The IEA boosted forecasts for world fuel consumption this year on surprising strength in China, and still anticipates a supply shortfall during the fourth quarter. But it will be roughly 30% smaller than previously projected, at about 900,000 barrels a day.
“World oil demandcontinues to exceed expectations,” the Paris-based agency said in its latest monthly report.Yet “world oil supply growth is also exceeding expectations” as “production growth in the US and Brazil has been outperforming forecasts.”
The softer outlook fits with a retreat in prices, which briefly slumped to a three-month low below $80 a barrel in London last week. Fears have abated that conflict in the Middle East will disrupt oil exports and worsen inflationary pressures, while the economic backdrop in China has darkened. World oil demand will climb by 2.4 million barrels a day this year – a shade higher than projected last month – to a record annual average of 102 million barrels a day, the IEA said. Record Chinese consumption will account for about 75% of the increase, while US fuel use drove the upgrade to the forecast.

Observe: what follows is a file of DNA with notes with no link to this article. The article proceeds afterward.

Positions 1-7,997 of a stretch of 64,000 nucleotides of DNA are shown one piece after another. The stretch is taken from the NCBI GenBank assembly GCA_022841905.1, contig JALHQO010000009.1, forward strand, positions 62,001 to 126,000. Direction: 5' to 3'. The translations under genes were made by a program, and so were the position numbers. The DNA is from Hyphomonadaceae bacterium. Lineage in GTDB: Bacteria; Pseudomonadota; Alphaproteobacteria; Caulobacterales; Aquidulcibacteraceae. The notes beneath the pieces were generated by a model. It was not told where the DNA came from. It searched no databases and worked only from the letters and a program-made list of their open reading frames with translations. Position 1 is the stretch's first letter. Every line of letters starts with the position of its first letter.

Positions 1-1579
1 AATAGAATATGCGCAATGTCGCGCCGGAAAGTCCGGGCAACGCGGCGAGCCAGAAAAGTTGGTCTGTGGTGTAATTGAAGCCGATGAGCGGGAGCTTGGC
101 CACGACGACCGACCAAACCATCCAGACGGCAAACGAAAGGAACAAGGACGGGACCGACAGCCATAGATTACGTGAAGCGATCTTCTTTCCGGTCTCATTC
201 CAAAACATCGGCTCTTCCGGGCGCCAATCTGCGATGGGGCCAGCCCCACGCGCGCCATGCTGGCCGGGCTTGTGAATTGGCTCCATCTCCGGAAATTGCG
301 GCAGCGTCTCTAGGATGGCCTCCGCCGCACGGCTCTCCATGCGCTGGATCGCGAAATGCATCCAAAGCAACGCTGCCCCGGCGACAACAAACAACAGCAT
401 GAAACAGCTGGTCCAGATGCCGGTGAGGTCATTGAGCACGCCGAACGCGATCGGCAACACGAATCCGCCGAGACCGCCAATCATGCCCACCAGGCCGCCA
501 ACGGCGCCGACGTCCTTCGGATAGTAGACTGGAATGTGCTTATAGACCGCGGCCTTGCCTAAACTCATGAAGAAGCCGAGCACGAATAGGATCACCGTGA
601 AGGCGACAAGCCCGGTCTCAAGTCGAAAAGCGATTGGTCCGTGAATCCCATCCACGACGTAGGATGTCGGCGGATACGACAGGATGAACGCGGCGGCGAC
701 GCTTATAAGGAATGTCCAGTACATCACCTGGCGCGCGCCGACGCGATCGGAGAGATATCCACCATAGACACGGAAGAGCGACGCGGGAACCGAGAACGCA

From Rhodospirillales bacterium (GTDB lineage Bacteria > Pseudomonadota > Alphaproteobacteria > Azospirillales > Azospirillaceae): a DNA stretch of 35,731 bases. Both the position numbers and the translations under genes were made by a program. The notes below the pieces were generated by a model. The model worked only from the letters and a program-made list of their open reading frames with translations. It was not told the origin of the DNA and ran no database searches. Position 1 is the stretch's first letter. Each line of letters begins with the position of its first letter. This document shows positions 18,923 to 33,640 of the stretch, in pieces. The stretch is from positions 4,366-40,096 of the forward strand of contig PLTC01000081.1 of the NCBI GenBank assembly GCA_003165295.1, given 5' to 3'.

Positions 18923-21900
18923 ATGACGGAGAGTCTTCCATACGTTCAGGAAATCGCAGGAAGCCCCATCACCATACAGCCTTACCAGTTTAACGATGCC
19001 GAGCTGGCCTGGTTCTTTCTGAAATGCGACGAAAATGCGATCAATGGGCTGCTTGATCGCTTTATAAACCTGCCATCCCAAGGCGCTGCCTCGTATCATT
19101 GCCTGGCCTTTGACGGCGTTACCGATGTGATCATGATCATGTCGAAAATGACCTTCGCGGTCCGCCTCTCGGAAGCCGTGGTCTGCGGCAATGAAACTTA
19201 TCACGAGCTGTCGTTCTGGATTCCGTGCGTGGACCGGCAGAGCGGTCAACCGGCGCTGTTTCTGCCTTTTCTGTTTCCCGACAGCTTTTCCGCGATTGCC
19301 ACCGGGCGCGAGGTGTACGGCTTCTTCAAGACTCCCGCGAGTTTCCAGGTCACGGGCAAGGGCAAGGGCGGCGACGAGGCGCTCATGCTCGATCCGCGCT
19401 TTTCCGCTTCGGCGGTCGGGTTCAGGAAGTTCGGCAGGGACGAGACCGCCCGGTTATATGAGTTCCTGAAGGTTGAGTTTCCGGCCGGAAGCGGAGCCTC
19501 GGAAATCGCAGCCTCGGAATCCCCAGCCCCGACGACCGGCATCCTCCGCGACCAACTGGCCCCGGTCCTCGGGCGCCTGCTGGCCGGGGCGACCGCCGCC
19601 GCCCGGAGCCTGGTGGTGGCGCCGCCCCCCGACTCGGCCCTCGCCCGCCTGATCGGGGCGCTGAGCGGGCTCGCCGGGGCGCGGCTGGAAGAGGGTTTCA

“The macroeconomic sentiment is deteriorating – there’s a lot of concern about interest rates and slowing growth,” Toril Bosoni, head of the IEA’s oil market divisions, said. Nonetheless, “oil demand is holding up strongly and exceeding expectations, especially China going from strength to strength.”
Oil markets remain tight, with world inventories experiencing a “massive” drop last quarter equivalent to about 1.5 million barrels a day, according to the report. Yet in the final three months of the year, the upward revision to demand is only half of the 400,000 barrel-a-day boost to supplies from outside Organisation of Petroleum Exporting Countries, whittling down the resulting deficit to less than 1 million barrels a day.